While the Suez Canal expansion has attracted most of the headlines, Egypt’s National Road Project offers perhaps even greater benefits to the broader economy, given that more than 90% of the country’s freight moves by road. As of 2012 Egypt had 121.4m km of roads, according to the Central Agency for Public Mobilisation and Statistics. Some 90% of the network is paved.
BOLD TARGETS: Announced in 2014, the project calls for 39 roads to be added to the current network, for a total length of 3200 km at a cost of LE36bn ($4.9bn). The first stage involves the construction of 14 roads at a total investment of LE13bn ($1.8bn). The president asked in 2014 that all these roads be completed within a year, a target that was confirmed by Tarek Kabil, the minister of industry and foreign trade, in late 2015.
As with the Suez Canal expansion, those ambitious targets may well be met. In a press report in October 2015, the Ministry of Transportation said it had finished 57% of the kilometres assigned to it. It is responsible for 1148 km of the total being built, and was committing a total of LE8bn ($1.1bn) to the effort. The Ministry of Housing said in March 2015 that the roads assigned to it would be completed by November. The other ministry involved in construction is the Ministry of Defence.
Planned roads include those from Ismailia to Banha, at 33 km, Sohag to the Red Sea (180 km), and Wadi El Natroun to El Alamein (134 km), which is key to connecting with neighbouring Libya. Long term, major priorities are the Ras Sudr-Sharm El Sheikh road, the Safaga-El Quseir-Marsa Alam road and the Alexandria-Abu Simbel road.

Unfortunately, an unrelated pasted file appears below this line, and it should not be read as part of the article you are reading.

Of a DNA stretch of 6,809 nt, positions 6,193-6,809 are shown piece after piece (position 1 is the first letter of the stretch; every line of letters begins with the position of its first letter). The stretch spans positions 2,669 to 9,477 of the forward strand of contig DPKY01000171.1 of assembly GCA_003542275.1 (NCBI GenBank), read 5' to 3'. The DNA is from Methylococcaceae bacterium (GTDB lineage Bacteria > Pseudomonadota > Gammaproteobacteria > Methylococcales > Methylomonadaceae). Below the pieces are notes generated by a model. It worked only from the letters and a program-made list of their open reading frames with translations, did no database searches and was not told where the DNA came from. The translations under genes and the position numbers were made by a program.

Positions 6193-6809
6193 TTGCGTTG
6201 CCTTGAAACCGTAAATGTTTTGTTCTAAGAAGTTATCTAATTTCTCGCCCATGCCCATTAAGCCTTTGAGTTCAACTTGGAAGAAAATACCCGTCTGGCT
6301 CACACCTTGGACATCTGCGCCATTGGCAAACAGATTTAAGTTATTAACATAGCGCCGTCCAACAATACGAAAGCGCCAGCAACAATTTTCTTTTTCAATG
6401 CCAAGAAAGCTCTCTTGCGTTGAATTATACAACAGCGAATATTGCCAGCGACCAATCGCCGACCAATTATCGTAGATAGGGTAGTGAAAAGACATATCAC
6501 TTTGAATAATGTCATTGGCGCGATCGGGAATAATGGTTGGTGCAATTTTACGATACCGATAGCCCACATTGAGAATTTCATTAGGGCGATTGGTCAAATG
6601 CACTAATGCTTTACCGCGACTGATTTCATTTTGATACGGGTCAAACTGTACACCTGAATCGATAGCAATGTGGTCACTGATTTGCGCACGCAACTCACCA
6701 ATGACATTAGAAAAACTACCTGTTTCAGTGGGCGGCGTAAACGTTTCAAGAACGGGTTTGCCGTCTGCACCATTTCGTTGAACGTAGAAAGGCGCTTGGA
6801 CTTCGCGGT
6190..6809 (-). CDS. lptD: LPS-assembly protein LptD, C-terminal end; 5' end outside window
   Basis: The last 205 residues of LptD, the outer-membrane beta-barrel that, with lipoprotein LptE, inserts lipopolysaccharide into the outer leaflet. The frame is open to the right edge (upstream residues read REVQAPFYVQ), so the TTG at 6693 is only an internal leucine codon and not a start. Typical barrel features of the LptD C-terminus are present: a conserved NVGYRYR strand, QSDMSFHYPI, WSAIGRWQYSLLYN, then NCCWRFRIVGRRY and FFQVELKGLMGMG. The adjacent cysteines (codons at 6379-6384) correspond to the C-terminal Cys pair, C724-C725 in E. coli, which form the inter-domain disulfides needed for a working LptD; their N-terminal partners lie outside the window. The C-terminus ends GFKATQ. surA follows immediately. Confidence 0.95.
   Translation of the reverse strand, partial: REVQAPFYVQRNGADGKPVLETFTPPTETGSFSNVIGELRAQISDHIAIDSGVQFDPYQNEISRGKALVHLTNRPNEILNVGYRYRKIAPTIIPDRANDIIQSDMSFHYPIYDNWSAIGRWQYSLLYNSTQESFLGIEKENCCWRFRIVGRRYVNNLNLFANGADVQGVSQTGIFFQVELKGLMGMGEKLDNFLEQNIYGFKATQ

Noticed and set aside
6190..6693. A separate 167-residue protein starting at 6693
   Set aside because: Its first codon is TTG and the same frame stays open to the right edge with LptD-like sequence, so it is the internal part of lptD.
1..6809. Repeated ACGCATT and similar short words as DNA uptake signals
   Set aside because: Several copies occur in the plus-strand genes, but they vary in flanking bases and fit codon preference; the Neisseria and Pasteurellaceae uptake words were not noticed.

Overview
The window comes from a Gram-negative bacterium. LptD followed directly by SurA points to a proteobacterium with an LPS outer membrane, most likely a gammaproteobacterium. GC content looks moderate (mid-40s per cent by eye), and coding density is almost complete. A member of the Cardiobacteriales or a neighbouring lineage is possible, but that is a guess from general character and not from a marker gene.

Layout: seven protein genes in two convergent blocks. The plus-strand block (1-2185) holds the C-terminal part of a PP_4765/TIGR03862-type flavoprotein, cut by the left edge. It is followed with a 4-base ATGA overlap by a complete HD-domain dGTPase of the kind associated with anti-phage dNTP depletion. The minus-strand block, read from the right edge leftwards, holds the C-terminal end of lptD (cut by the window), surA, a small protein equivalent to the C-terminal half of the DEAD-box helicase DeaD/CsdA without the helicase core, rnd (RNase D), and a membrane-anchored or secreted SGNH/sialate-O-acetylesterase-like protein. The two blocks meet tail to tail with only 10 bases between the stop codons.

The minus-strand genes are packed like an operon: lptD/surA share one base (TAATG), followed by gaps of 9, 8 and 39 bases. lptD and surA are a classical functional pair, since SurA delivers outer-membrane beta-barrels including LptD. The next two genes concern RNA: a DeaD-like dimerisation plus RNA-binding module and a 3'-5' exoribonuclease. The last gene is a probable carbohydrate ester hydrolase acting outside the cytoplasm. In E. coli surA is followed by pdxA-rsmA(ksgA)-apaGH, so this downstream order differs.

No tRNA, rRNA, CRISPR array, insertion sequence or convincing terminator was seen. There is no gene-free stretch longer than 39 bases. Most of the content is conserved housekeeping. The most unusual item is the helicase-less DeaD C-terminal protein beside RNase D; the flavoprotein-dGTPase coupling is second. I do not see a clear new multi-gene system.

While Egypt’s trucking industry is highly fragmented and remains dominated by the informal sector, traffic is also an issue and connectivity to certain areas can be a problem. However, the links are getting better, and that is vitally important to businesses, especially those that operate in transport and logistics sectors. “We are seeing a lot of improvement in the roads,” said Ahmed Elfangary, DHL country manager in Egypt.
The value of investing such a significant amount, particularly in light of the country’s tight fiscal situation, is clear: a good road system will bring a wide variety of benefits. The quality of the roads affects the cost of transportation, speed of travel, and delivery and productivity.
“Roads will affect everything,” according to Safwan Khedr, professor of construction engineering at the American University in Cairo, whose area of specialty is geotechnical and materials engineering. “Smooth and nice roads are not a luxury.”
In upgrading the network, the country is aiming to achieve better traffic flows, reduce congestion, traffic deaths and costs, and increase efficiency. High priority has been placed on road design and construction, and the hope is to have the projects meet international standards in terms of lighting, emergency areas, parking, crash barriers, signs and signals. The roads will also be constructed with an eye on allowing for less than perfect driving, so that small mistakes will not lead to serious accidents.
An estimated 62.9% of injury-related deaths in the country are the result of traffic accidents, according to a survey by the World Health Organisation (WHO).
The road fatality rate in Egypt was estimated at 41.6 per 100,000 (compared with 5.4 in the UK, 13.9 in the US and 5.2 in Sweden) by the WHO in 2007. However, statistics suggest that the numbers have improved in recent years. According to the WHO’s “Global Status Report on Road Safety 2015”, the rate now stands at 12.8 per 100,000 people. In 2014, 6226 people in Egypt were killed in road accidents, down 7.5% on the previous year.
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